Doctors billed the program for exams that they did’t give. Millions of dollars were paid out to doctors and other medical professionals for counseling sessions. Then we had Russian diplomats scheming to get their healthcare costs covered by Medicaid.

Once of the most profitable scams was the motorized wheelchair. From 1999 Medicare has paid out $8.2 billion to procure power wheelchairs and “scooters” for 2.7 million people. Today, the government cannot even guess at how much of that money was paid out to scammers.

The scam was simple and extremely profitable for the crooks. They simply set up a medical-supply company and ginned up bogus bills. Saying that they’d provided expensive wheelchairs to Medicare patients, who, in reality, didn’t need wheelchairs at all, the scammers then pocketed the huge markup that the government paid on each chair.

And what a markup! “Let me put it to you this way: An $840 power wheelchair, Medicare pays close to $5,000 for. So there’s a huge profit margin there. Huge,” said one California man who participated in a recent fraud scheme involving wheelchairs.

But now the government is on to the scammers and this once-profitable scheme is slowly fading away. But scammers are truly inventive and they come up with new schemes everyday.

In Brooklyn, for instance, the next big thing is shoe inserts. Scammers bill Medicare for a $500 custom-made orthotic, according to investigators. They give the patient a $30 Dr. Scholl’s inserts.

While it lasted, the scooter scam illuminated a critical problem in the federal bureaucracy: Medicare’s weak defenses against fraud. The government knew how the wheelchair scheme worked in 1998. But it wasn’t until 15 years later that officials finally did enough to significantly curb the practice.

Fraud in Medicare has been a top concern in Washington for decades, in part because the program’s mistakes are so expensive. In fiscal 2013, for instance, Medicare paid out almost $50 billion in “improper payments.”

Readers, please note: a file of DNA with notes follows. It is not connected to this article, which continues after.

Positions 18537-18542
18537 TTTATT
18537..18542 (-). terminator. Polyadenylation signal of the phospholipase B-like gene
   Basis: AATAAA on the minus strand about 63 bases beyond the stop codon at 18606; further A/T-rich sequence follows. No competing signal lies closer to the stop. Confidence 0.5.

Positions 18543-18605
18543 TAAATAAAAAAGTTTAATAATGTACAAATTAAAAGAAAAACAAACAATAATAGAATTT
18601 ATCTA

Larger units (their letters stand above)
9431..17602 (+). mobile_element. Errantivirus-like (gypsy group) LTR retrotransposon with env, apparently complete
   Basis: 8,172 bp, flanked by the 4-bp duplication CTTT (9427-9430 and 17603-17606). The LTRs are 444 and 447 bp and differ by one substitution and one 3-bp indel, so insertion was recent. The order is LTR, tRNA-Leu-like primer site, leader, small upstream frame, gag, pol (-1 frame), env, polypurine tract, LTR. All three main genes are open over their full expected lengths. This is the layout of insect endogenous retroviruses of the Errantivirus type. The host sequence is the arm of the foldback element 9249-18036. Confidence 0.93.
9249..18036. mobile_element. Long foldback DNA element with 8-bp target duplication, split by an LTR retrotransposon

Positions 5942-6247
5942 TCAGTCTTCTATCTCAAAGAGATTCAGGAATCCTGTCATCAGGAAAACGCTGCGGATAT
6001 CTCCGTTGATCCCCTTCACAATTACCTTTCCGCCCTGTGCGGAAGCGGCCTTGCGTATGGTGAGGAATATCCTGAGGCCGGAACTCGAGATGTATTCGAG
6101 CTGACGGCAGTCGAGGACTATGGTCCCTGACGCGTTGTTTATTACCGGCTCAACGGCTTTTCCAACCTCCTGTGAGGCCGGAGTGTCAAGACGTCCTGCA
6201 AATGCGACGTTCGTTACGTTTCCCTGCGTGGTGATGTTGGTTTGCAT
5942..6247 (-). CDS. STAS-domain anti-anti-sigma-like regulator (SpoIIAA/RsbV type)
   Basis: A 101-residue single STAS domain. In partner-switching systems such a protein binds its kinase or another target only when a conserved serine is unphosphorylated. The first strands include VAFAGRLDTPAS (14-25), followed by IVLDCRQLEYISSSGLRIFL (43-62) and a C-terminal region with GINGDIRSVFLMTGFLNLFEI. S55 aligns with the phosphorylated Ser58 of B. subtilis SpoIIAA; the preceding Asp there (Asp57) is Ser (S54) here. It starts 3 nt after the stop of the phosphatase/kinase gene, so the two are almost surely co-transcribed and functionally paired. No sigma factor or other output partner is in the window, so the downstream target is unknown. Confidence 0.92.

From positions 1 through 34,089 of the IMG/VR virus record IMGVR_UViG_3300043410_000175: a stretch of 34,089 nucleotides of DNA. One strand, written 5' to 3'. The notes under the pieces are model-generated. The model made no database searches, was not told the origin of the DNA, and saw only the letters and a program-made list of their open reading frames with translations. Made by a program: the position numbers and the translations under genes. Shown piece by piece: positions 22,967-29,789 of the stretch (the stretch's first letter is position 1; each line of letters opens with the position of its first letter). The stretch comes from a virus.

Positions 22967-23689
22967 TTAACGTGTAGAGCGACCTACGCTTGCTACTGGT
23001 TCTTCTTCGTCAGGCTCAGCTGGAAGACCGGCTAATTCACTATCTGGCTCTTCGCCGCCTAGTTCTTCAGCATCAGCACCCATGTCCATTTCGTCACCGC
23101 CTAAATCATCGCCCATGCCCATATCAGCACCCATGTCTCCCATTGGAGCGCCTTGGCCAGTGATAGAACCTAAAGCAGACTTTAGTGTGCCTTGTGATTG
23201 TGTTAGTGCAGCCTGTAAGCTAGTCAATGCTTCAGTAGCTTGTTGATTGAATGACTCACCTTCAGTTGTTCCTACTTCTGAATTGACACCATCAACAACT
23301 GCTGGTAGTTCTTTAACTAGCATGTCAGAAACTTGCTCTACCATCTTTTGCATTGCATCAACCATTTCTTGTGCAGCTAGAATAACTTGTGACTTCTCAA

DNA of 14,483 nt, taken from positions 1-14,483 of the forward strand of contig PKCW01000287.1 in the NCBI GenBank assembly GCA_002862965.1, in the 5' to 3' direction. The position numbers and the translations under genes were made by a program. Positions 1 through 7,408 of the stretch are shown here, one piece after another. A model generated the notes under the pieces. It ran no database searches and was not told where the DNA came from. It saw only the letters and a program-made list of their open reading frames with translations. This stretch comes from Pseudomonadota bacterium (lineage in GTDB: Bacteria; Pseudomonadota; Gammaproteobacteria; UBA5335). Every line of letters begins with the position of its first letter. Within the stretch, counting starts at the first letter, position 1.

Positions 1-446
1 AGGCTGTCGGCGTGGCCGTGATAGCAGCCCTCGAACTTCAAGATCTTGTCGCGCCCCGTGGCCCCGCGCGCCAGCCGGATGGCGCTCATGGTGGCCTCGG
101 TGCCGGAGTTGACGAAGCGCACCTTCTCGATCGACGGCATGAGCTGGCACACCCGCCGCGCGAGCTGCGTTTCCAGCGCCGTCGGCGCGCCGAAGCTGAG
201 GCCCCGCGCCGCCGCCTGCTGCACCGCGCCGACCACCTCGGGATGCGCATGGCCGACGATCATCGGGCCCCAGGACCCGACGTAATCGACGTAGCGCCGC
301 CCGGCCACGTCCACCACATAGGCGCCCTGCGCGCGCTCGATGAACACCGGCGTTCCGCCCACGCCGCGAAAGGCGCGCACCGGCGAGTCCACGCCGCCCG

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Educating Undocumented Students

Tiny illegal immigrantThe latest immigration crisis, floods of children coming over the border, has American in a real quandary. On the one hand many Americans are in favor of sending these children back to the countries of origin.

At the same time, Americans are a compassionate people. They are loathe to deny these illegal immigrants a basic education. But educating children is an expensive proposition. Across the nation the average cost to educate a child is $10,500.

Of course, this doesn’t take into account the increased cost for English as a Second Language programs. As of 2009, about 70,000 children of illegal immigrants were enrolled in special English instruction classes, adding another $440 million for taxpayers, according to the Federation for American Immigration Reform.

The new school year will soon be in session, and according to USA Today, possibly overcrowded. Federal law mandates that all children enroll in public school this fall, including an estimated 50,000 undocumented immigrant children.

As the border crisis comes to the classroom, states are rushing to prepare by hiring more teachers and even opening new schools. Here’s a video report from USA Today.

In the state of Virginia well over 2,000 illegal immigrants have been placed in homes throughout the state. Most have gone to the homes of relatives. Starting this week they will be enrolled in public schools all over the state.

But helping enroll school-aged children who aren’t citizens, as federal law requires, is just a typical part of the school year for those such as Gladis Bourdouane, communications director for family engagement and public information for Arlington County Public Schools.

For us, we’ve been doing this forever. This is nothing new. Our practices continue to remain the same. We have very good processes in place. For us, this is business as usual.